The Nazis, led by a Red Skull-type figure named the Golden Fuhrer, kidnap the rabbi with the intention of forcing him to resurrect the dead leaders of the Third Reich. The rabbi protests that even if he could, he would refuse to help Nazis. So the Nazis go back and kidnap his daughter to pressure the rabbi into helping them.
Why not just kidnap both at once? Because then the daughter, who just happens to be a reporter for the Daily Times, would not be able to bring the Scorpion into the story. Before she is kidnapped, Sara pays a visit to David Harper, who is wrestling with the state of the world.
A little historical perspective: President Richard Nixon had just resigned the year before as a result of the Watergate investigation. And because the President had used the CIA to facilitate the cover-up, the CIA itself fell under increased scrutiny, which brought more disturbing details to light over the next couple of years.
So having David Harper fume about the "fascistic" CIA was just lazy shorthand for "he cares deeply about the state of the world." Although you have to wonder, if he's powerful and important enough that he can just have his secretary call up the President on the spur of the moment, why is he wasting his time putting on tights to fight crime?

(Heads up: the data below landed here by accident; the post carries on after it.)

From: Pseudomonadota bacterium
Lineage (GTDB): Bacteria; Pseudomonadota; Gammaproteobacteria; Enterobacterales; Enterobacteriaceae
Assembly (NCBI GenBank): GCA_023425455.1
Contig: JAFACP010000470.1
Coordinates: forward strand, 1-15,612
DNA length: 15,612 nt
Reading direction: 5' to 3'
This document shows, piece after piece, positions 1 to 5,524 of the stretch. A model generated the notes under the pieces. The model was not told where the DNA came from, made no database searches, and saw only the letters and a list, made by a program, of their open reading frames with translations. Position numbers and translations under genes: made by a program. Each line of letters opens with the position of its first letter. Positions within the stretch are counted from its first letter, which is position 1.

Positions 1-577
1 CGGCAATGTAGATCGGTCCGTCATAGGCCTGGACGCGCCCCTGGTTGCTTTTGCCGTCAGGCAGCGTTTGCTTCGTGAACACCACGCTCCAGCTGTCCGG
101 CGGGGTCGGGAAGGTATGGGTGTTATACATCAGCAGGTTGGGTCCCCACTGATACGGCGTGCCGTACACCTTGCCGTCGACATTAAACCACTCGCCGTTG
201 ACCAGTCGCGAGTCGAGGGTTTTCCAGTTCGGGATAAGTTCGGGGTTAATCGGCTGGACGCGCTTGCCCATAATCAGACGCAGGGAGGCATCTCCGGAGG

Then again, we don't ever see him actually talking to the President. Maybe the President won't take his call. Maybe he's just thought of as a muckraker or a crank. Maybe he's simply delusional to think he can just give the President a stern talking to and suddenly, the CIA will be fixed.
But for now, he listens to Sara's story about Nazis and advises her to let the police handle it. He also plants a tracking device in her purse to keep tabs on her in case she ignores his advice. She returns home, having fulfilled her plot function, and is promptly kidnapped by the Hydra-Nazis, dropping her purse.
Meanwhile, the rabbi, who really can't resurrect the dead, decides that his only option is to play along and pretend to resurrect the men, while actually using his magical powers to summon forth a golem he's been building in his basement (he's been worried about neo-Nazis, you see, and he was right).
Back at the paper, David Harper checks his tracker to see that Sara is at her home. He decides to drop by in costume anyway, and we get our first glimpse of the new Scorpion in action. Does this remind you of anyone?